Texas exploration and production companies and Chinese refiners shared a collective sigh of relief following a recent decision to remove U.S. crude oil from the list of goods entangled in the ongoing U.S.-China trade war.
Nevertheless, though U.S. crude oil appears safe from tariffs for now, China reportedly is still considering a 25 percent levy on imports of U.S. liquefied natural gas after officially imposing a 25 percent tariff on U.S. propane, butane, naphtha, jet fuel and coal imports.
The escalating trade disputes between the United States and China are putting the success of the American oil and gas sector at risk, and they stand to deter investment in long-term energy projects, amongst other negative implications, if tensions continue.
Domestic oil and natural gas production continues to increase, but potential shifts in the global market as a result of international trade disputes could stall U.S. output. The Texas Independent Producers and Royalty Owners Association projects crude oil output from Texas will reach nearly 1.5 billion barrels of oil by the end of 2018, an increase of nearly 200 million barrels compared to the total output last year.
The Permian Basin alone is expected to account for half of all new global oil production over the next five years. However, West Texas lacks sufficient infrastructure to move so much oil to market, and the Trump Administration's current tariffs on steel and aluminum threaten to derail plans to build more infrastructure.
By 2019, the U.S. is set to become the largest liquefied natural gas exporter in the world. Already in 2017 U.S. liquefied natural gas exports were valued at more than $3 billion. As well, crude oil export is increasing, reaching a record 2 million barrels per day in May of this year.
However, recent retaliatory rhetoric regarding potential tariffs on liquefied natural gas and crude oil exports to China could further exasperate negative implications of the ongoing trade war for our country and partners abroad.
China is the largest importer of oil and the second-largest importer of liquefied natural gas in the world. While trade negotiations between U.S. and Chinese officials continue, as of Aug. 15, Reuters reported that not a single tanker has loaded crude oil from the United States bound for China since the start of August, compared with an estimated 300,000 barrels in the months of June and July. China has also abridged its imports of U.S. liquefied natural gas in recent months.
With liquefied natural gas demand expected to rise significantly over the next 12 to 18 months, the possibility of China implementing tariffs on U.S. natural gas exports has also caused concern about the construction of several facilities in the U.S. for liquefied natural gas exports.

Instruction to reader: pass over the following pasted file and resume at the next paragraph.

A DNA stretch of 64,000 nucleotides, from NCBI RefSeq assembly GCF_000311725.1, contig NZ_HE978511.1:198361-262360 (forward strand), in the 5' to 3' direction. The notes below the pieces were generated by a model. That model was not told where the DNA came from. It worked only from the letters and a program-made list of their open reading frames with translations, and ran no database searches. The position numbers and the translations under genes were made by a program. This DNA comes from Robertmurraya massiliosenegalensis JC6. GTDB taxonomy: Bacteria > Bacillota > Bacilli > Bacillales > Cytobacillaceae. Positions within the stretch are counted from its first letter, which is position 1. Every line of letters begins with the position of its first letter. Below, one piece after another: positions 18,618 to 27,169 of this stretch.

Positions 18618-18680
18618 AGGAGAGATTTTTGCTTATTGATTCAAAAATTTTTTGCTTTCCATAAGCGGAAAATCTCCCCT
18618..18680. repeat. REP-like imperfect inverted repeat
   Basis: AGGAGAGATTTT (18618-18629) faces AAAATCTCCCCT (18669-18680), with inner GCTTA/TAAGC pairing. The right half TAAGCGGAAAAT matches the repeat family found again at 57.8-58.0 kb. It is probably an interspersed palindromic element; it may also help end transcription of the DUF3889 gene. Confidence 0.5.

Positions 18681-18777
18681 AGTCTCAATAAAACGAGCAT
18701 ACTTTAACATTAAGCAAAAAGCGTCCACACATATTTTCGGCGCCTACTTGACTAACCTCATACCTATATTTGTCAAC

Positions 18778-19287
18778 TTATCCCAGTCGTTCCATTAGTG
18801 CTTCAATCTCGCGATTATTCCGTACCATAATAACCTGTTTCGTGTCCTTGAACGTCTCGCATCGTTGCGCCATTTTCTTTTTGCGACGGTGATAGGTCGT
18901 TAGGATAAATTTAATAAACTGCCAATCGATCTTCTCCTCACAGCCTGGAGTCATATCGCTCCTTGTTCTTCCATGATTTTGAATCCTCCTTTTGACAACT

Meanwhile, the fall-out of utilizing tariffs to reduce trade deficits and the negative consequences for the oil and natural gas industry continue to unfold. When the initial steel and aluminium tariff review process began last year, U.S. operators started to see an increase in the cost of domestic steel.
Once the tariffs were officially adopted in March, prices for oil country tubular goods, a term that includes various pipes and tubes used in oil and gas production, soared by nearly 30 percent in some cases, while expenditures for line pipe, a term describing steel pipes used in pipelines, jumped by 10 to 20 percent.
These tariffs on imported steel and aluminum have been described by many as, effectively, a tax against U.S.-based producers, large and small, adding significant cost to drilling oil and gas wells and tens of millions of dollars to some critical infrastructure projects.
Eliminating overly burdensome regulations and supporting pro-American energy policies has allowed the U.S. oil and natural gas industry to increase production, exports, tax revenue and employment, while decreasing our country's dependence on foreign oil. Thanks in part to the improved regulatory climate, Texas — the nation's top oil and natural gas producer — has witnessed a revival of exploration and production activity during the past two years.
This has benefited our local and state economies. In addition to directly employing more than 330,000 workers in the state of Texas and generating billions of dollars in tax revenue annually, the Texas oil and gas industry last year purchased goods and services amounting to $121 billion, mostly from within the Lone Star State. This helps to illustrate how important the oil and natural gas industry is to the broader economy and what's at risk.
While President Trump's commitment to fulfill all campaign promises is admirable, tariffs and trade disputes conflict with his energy dominance agenda, which could have a lasting impact on the U.S. oil and gas industry.
Ed Longanecker is president of the Texas Independent Producers & Royalty Owners Association. He wrote this column for The Dallas Morning News.